NEW DELHI • India's election commission is preparing to tighten regulations to deal with an expected escalation in social media-driven hate speech in the lead-up to next year's polls.
There has been a rise in religious and ethnic tensions in recent months as people increasingly turn to social media to push political views. At least 24 people have been killed this year, driven by fake rumours about child kidnappings and cow smuggling.
The Election Commission of India (ECI) has established a panel to examine the growing use of platforms like WhatsApp, Facebook and YouTube, and recommend ways to deal with violations, said election commissioner Ashok Lavasa.
"Fake news and paid news - all these are matters of concern when social media is being misused," Mr Lavasa said. "We are looking at enforcing existing instructions and tightening regulations so that loopholes can be plugged."
India joins a growing list of countries attempting to curb the misuse of social media in election campaigns.
In the run-up to a closely fought election in Malaysia in May, former prime minister Najib Razak - dogged by corruption allegations - introduced a fake news law that his successor, Dr Mahathir Mohamad, has since vowed to repeal. Singapore and the Philippines are also considering introducing legislation on fake news, while Germany has a new law that compels social media networks to remove hate speech.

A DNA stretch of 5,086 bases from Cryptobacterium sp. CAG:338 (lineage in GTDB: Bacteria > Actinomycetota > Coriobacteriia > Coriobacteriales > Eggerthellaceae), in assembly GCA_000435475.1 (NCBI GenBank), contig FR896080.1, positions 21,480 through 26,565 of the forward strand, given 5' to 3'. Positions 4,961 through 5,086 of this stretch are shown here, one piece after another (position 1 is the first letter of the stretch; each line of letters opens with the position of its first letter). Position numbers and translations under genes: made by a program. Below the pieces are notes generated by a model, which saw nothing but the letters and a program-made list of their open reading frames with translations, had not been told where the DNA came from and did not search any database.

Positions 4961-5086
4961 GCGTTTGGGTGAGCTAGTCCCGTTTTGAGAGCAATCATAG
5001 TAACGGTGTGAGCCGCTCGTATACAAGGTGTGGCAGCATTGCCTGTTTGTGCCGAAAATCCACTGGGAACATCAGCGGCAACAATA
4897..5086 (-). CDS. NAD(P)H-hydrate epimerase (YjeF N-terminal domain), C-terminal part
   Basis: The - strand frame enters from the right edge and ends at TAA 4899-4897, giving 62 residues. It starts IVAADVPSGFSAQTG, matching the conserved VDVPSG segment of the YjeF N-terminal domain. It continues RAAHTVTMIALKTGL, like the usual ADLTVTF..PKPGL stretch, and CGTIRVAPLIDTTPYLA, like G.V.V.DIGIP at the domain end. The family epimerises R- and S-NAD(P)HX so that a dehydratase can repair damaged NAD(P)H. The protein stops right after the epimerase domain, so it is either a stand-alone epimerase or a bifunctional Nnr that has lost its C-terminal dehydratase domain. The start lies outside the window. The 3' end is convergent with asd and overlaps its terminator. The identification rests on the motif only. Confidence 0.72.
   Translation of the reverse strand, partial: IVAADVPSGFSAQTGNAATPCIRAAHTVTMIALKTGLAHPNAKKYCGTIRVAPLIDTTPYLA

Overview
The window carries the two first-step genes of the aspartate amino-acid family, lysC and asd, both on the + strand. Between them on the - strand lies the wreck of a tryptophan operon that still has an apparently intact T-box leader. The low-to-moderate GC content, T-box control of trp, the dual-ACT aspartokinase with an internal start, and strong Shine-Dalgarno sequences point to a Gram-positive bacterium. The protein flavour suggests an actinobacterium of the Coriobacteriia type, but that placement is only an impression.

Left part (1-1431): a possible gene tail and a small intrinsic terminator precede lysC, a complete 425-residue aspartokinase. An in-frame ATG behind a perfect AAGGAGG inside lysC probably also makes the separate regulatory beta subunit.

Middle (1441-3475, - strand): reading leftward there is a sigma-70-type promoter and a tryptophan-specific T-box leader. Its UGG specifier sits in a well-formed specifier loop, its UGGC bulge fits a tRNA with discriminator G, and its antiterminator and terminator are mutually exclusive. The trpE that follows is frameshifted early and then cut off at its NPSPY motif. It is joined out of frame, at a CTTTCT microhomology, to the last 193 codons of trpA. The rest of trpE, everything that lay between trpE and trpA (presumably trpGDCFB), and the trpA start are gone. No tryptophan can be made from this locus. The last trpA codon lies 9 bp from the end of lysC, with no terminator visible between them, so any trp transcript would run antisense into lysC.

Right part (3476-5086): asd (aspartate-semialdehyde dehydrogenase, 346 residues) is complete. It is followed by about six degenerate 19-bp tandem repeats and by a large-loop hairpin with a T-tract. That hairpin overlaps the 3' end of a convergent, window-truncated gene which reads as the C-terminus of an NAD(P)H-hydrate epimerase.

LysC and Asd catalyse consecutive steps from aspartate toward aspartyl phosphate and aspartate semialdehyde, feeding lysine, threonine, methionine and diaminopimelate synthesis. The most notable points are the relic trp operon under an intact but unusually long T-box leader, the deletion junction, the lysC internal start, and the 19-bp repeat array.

Opposition parties say intolerance in India has been rising since Prime Minister Narendra Modi came to power in 2014. Lawmakers from the ruling Bharatiya Janata Party say they are not to blame and insist state governments must deal with anti-social elements.
Holding elections in the world's second-most populous country is a complex and daunting task. The ECI has already begun preparations on logistic and security arrangements in the country of 1.3 billion people, scheduled to elect their new federal government next April and May.